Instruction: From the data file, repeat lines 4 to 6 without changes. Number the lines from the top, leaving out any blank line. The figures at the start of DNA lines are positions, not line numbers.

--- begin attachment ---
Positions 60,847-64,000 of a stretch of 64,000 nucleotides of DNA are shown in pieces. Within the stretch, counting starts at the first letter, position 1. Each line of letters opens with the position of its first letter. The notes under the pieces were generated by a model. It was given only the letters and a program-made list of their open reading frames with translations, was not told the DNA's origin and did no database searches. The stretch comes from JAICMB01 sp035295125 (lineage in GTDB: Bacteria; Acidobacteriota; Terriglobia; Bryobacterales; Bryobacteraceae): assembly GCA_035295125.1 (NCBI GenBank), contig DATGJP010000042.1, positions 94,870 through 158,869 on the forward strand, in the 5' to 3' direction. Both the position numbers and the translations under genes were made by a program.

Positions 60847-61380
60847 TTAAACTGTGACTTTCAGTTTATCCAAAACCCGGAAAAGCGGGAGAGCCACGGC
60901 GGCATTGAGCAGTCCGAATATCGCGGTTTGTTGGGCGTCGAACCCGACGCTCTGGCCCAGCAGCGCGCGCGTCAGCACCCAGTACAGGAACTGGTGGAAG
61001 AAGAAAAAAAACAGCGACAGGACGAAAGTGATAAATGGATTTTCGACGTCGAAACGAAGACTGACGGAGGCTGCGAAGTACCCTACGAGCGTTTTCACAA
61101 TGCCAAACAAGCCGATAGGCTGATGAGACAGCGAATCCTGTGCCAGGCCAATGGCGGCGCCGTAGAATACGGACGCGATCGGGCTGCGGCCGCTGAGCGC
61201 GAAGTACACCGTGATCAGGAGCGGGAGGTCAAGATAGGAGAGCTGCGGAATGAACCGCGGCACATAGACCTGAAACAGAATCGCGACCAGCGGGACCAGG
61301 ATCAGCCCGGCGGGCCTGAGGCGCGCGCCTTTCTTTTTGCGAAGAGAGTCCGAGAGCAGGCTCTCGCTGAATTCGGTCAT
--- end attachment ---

60901 GGCATTGAGCAGTCCGAATATCGCGGTTTGTTGGGCGTCGAACCCGACGCTCTGGCCCAGCAGCGCGCGCGTCAGCACCCAGTACAGGAACTGGTGGAAG
61001 AAGAAAAAAAACAGCGACAGGACGAAAGTGATAAATGGATTTTCGACGTCGAAACGAAGACTGACGGAGGCTGCGAAGTACCCTACGAGCGTTTTCACAA
61101 TGCCAAACAAGCCGATAGGCTGATGAGACAGCGAATCCTGTGCCAGGCCAATGGCGGCGCCGTAGAATACGGACGCGATCGGGCTGCGGCCGCTGAGCGC